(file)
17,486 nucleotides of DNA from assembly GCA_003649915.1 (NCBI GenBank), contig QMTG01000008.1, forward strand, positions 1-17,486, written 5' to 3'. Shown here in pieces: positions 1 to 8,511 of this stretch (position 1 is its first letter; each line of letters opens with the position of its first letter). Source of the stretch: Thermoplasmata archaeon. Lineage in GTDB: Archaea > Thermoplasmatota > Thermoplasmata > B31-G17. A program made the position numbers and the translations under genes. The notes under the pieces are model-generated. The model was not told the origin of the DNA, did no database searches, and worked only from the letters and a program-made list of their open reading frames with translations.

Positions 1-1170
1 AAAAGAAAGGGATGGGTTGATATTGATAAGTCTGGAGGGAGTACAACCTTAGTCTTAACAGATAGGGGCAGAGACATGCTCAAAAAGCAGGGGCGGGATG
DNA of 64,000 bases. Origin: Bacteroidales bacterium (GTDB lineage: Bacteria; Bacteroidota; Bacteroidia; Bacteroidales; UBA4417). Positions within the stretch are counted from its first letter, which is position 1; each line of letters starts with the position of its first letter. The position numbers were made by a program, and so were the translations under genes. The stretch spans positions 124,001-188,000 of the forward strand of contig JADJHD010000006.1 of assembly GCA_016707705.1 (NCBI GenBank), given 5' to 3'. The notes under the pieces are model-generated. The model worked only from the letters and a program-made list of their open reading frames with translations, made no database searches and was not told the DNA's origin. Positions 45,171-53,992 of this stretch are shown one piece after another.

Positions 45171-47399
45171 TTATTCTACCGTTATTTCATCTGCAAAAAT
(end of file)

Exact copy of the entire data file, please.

17,486 nucleotides of DNA from assembly GCA_003649915.1 (NCBI GenBank), contig QMTG01000008.1, forward strand, positions 1-17,486, written 5' to 3'. Shown here in pieces: positions 1 to 8,511 of this stretch (position 1 is its first letter; each line of letters opens with the position of its first letter). Source of the stretch: Thermoplasmata archaeon. Lineage in GTDB: Archaea > Thermoplasmatota > Thermoplasmata > B31-G17. A program made the position numbers and the translations under genes. The notes under the pieces are model-generated. The model was not told the origin of the DNA, did no database searches, and worked only from the letters and a program-made list of their open reading frames with translations.

Positions 1-1170
1 AAAAGAAAGGGATGGGTTGATATTGATAAGTCTGGAGGGAGTACAACCTTAGTCTTAACAGATAGGGGCAGAGACATGCTCAAAAAGCAGGGGCGGGATG
DNA of 64,000 bases. Origin: Bacteroidales bacterium (GTDB lineage: Bacteria; Bacteroidota; Bacteroidia; Bacteroidales; UBA4417). Positions within the stretch are counted from its first letter, which is position 1; each line of letters starts with the position of its first letter. The position numbers were made by a program, and so were the translations under genes. The stretch spans positions 124,001-188,000 of the forward strand of contig JADJHD010000006.1 of assembly GCA_016707705.1 (NCBI GenBank), given 5' to 3'. The notes under the pieces are model-generated. The model worked only from the letters and a program-made list of their open reading frames with translations, made no database searches and was not told the DNA's origin. Positions 45,171-53,992 of this stretch are shown one piece after another.

Positions 45171-47399
45171 TTATTCTACCGTTATTTCATCTGCAAAAAT